Enjoy Summer Sports While Avoiding Dental Injuries

May 3, 2017

From the desk of Janet Coon, Dental Assistant Department Head:

The sun is shining and the days are getting warmer. School will be out soon and participating in a sport will be a weekly or possibly daily event. While we all want to enjoy the play, please use caution and avoid causing damage to your smile during the fun.

Here are a few popular summer sports and ways to protect your dental health:

Soccer:

Soccer is a sport where mouthguards and face masks are not mandatory, upping the odds for mouth and face injuries.  As a fellow soccer player, I have had my fair share of elbows to the face (including a broken nose). While a player is in current orthodontic treatment, it is always a good idea to wear a mouthguard to protect the soft tissues of the mouth like lips and cheeks from traumatic injuries.  A mouth guard also protects the teeth from hitting against each other during contact, helping to prevent fractures and breaks.

Baseball and Softball:

These two sports risk head and face trauma by being hit with equipment. Both have requirements of batting helmets for concussion protocol, but I love seeing the added feature of face shields or guards attached to the helmet to protect mouth and cheek areas.

Swimming and Diving:

If I had a dollar for every swimming pool dental accident I helped treat I could be a very rich person. Please take time and care to know the pool’s depth before diving in. The beautiful front teeth you have cannot withstand the impact of hitting the bottom of the pool. The pool’s liner or floor will win every time.

Those who swim more than six hours a week continually expose their teeth to chemically treated water. Pool water contains chemical additives, which give the water a higher pH than saliva. As a result, salivary proteins break down quickly and form organic deposits on teeth. These hard, brown deposits, known as “swimmer’s’ calculus,” appear most frequently on the front teeth.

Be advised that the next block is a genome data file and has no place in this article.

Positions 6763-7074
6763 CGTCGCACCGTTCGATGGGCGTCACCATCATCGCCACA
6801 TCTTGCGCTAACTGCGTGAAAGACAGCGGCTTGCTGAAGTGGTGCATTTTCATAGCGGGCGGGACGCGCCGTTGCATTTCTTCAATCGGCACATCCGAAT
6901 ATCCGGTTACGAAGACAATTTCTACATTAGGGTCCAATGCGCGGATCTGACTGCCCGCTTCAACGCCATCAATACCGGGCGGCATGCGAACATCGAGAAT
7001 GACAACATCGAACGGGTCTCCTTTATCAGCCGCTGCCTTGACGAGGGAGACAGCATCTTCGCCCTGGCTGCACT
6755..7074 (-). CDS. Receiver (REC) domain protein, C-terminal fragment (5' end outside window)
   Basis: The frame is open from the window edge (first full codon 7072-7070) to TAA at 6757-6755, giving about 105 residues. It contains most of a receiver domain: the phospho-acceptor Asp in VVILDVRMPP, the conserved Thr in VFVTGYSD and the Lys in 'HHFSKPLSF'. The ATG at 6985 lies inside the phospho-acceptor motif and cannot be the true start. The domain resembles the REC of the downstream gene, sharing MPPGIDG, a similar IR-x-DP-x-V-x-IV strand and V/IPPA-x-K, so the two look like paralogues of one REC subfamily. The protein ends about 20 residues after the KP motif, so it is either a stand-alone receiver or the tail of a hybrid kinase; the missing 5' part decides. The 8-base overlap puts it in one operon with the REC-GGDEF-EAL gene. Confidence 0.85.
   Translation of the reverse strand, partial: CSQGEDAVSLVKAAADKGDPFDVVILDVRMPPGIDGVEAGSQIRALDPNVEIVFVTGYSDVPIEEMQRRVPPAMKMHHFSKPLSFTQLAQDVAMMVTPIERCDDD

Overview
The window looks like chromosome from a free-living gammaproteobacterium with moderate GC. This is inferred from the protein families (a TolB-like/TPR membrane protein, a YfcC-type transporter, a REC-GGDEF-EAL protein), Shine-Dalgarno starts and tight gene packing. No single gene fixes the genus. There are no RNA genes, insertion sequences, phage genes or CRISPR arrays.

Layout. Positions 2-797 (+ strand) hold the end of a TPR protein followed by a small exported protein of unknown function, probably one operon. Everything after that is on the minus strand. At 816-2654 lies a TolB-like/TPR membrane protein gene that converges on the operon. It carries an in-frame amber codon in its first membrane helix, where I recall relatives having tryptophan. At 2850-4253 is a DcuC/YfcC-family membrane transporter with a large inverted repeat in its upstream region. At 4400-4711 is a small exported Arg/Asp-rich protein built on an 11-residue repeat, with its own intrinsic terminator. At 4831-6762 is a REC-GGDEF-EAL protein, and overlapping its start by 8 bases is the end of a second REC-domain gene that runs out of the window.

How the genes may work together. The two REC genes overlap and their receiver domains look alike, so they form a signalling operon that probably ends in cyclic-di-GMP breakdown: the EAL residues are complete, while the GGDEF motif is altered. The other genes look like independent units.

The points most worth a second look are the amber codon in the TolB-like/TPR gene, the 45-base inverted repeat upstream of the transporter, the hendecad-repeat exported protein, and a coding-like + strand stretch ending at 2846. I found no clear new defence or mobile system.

Bicycles and Scooters:

Who hasn’t, as a child or an adult, had the ultimate wipe-out while riding one of these? Road rash was a badge of honor for some of us as kids in the summer, but facial injuries can land you in an emergency room. Always wear all safety protocol including helmets, elbow, and knee pads. Be aware of road conditions, such as gravel or water present, to prevent accidents involving forward, head first accidents.

What to do in the event of an injury:

Lips and Tissue:

If your lip is swollen or bruised, apply a cold compress. If there is bleeding, apply pressure with a clean cloth for at least five minutes. Using ice can help limit swelling, bleeding, and discomfort. Wrap crushed ice in clean gauze or a clean piece of cloth and hold it on the area affected. Certain injuries will require treatment by an oral surgeon or plastic surgeon. It is particularly important to have an experienced surgeon stitch cuts that involve the lip.

Knocked out tooth:

The key to successfully reattaching a tooth is to get it put back in the socket as soon as possible. With each minute that passes, more of the cells on the root of the tooth die. If possible, rinse the tooth with water only, then place the tooth back into the socket and hurry to a dentist as quickly as possible. The best chance for success is placement within the first 30 minutes, with chances still good for up to two hours.

Cracked or broken tooth:

Cracked and broken teeth should be repaired as soon as possible to prevent further damage. Treatment will depend on the amount of damage that occurred. Sensitivity to temperatures and air may increase if the tooth is not repaired as well as the tooth being vulnerable to decaying.

Additional Sources:

(http://www.colgate.com/en/us/oc/oral-health/conditions)

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